Now, I don’t consider myself an expert on things to do in Copenhagen as we were only there for a few days but I thought I’d show you a few of the things I got up to that I thought are worth recommending.
First off, it’s entertaining enough just to wander around the streets, as it always is in a new city, but Copenhagen is absolutely beautiful with it’s pretty canals, bright, colourful houses, fantastically dressed residents and street art on every corner.
The main tourist strip of the city is Nyhavn, which is pretty much the only picture that shows up in Google if you type in Copenhagen. There’s no particular ‘attraction’ there, it’s just that the brightly painted houses along the canal make for some pretty pictures, it’s also lined with restaurants so it’s a fantastic place to go for dinner.
I didn’t get time to take a canal tour but if I ever go back then it’s definitely something I’d try and squeeze in. While we were in the city centre we visited the Round Tower, which is used as an observatory and offers some lovely views of the city.
This next one is a bit of an odd thing to recommend but we stumbled upon it accidentally as it’s right by the great shopping street I talked about it my last post. It’s a graveyard, but a gorgeous one full of trees and flowers. It’s also home to the grave of Hans Christian Andersen. It’s very lovely and peaceful.
I had an afternoon to myself one day so I decided to grab the subway over to the zoo. I had so much fun! I love zoos and Copenhagen has a fantastic one. I’ve been to quite a few around the world and it’s not often you find a zoo that has elephants and polar bears. The elephant enclosure is amazing. There’s a huge indoor centre where you can get within arms length of the elephants (no glass!) and an enormous outdoor playground which backs onto Frederiksberg park so people can sit having their lunch outside the zoo and watch the elephants playing! They’re also opening a new bit later this year to house the polar bears which looks like it’s going to be incredible. The drawings I saw showed a tunnel with polar bears swimming all around – you can see them here. The hippo enclosure was also amazing, with a large outdoor area where you can watch them being fed as well as a huge glass indoor tank so you can watch them swimming about. (I’ve just read on Wikipedia that the zoo is one of the oldest in Europe – it opened in 1859! Apparently it’s also the only zoo outside of Australia to have Tasmanian Devils!)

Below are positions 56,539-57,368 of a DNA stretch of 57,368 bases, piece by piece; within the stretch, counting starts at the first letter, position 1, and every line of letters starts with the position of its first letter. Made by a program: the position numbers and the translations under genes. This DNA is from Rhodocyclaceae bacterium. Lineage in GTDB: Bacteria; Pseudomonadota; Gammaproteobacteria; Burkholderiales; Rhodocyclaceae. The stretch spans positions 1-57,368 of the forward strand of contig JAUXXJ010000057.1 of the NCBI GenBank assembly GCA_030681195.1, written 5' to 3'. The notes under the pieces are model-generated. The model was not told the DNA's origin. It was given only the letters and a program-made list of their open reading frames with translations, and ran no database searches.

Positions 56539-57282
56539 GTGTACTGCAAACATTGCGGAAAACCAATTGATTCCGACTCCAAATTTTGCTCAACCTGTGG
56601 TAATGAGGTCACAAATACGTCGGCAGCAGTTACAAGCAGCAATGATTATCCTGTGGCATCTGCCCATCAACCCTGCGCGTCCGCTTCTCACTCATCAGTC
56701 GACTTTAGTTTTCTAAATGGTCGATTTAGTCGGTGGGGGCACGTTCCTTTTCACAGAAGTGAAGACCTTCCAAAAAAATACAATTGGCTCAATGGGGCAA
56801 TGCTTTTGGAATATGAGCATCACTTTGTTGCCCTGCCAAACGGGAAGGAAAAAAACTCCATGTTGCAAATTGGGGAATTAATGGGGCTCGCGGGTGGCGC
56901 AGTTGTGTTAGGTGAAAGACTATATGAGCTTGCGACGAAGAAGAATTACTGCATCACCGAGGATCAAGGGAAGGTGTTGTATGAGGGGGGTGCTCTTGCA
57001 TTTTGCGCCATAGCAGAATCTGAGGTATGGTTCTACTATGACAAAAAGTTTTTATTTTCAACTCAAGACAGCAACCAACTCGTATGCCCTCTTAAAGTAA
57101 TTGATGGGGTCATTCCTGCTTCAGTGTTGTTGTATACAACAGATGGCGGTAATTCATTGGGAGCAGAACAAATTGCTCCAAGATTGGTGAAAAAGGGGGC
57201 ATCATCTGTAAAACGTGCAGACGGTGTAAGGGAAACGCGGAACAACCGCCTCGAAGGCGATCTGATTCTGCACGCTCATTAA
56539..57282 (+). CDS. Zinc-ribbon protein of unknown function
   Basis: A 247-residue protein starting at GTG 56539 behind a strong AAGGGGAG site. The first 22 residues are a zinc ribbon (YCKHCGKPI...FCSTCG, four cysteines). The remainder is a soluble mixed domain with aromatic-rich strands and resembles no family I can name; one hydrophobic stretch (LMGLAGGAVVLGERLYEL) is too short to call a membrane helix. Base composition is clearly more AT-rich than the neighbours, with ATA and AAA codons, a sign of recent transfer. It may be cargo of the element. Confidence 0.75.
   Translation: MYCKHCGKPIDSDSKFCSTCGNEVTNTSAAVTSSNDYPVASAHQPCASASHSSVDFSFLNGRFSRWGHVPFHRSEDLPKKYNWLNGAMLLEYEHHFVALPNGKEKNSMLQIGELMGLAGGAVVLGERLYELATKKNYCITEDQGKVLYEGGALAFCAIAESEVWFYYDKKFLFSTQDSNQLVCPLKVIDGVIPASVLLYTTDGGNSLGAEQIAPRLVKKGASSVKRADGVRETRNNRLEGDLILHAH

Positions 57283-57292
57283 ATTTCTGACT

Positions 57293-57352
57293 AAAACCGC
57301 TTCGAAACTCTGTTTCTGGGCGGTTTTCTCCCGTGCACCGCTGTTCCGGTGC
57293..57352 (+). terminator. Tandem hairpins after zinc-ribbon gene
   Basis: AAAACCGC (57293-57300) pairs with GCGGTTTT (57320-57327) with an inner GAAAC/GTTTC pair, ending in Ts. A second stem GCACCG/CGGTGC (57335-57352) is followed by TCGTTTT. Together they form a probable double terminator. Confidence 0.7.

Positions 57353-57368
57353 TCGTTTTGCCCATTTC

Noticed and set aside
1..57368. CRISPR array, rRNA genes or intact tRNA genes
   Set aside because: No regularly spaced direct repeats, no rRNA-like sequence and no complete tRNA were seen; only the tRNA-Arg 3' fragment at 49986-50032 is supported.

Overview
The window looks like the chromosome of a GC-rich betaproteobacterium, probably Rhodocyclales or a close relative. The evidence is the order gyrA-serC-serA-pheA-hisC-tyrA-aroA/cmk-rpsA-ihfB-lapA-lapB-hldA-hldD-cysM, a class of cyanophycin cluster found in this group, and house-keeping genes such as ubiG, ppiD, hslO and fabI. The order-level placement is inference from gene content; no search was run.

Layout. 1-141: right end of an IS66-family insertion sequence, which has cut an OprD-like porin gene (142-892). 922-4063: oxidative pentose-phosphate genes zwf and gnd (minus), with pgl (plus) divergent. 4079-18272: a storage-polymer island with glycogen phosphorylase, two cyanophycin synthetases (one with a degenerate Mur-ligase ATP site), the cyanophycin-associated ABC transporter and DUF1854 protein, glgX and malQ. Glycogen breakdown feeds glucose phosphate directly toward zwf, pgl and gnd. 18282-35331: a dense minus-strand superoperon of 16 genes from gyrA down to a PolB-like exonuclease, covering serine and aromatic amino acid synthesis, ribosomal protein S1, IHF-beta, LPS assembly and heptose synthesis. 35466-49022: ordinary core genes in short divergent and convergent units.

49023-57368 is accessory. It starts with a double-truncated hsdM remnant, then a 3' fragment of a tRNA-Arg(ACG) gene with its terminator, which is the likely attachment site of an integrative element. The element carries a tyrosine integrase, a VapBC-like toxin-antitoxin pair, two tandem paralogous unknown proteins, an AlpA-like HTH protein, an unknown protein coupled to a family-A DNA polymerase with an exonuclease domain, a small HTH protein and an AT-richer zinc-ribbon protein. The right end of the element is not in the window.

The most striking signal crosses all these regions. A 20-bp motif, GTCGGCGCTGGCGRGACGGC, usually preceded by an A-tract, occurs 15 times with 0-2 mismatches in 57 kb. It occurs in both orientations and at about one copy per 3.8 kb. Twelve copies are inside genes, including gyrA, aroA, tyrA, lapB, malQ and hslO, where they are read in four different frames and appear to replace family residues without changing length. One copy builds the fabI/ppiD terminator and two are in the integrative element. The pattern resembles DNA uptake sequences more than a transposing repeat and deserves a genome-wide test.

I didn’t take many pictures as my husband had the camera for work reasons so there are only a few iPhone snaps.
Last but not least is probably the most popular attraction in the city, the Tivoli gardens and amusement park which opened in 1843, making it the second oldest amusement park in the world. It’s kind of strange, it’s not like theme parks we have here like Thorpe Park or Alton Towers. Basically, you pay a small entrance fee which just gets you in and you can wander around the gardens and look around all you like and then you can pay for each ride separately, or you can buy an ‘all-inclusive’ ticket which gives you access to all the rides. There’s also an aquarium and a theatre there and tons of restaurants. (I didn’t take any photos of the rides as we were always stood a bit too close to get any good shots)
If you’re going to Copenhagen for a short visit, I would definitely recommend buying a Copenhagen Card as this gets you free (multiple) entry to over 65 attractions and free transport around the city (including to/from the airport!). One adult card also covers 2 children aged 0-9 years. They come in 3 different time frames, 24hr, 72hr and 120hr and cost £27, £51 and £75 respectively and are about half that price for children aged 10-15 so they are well worth it.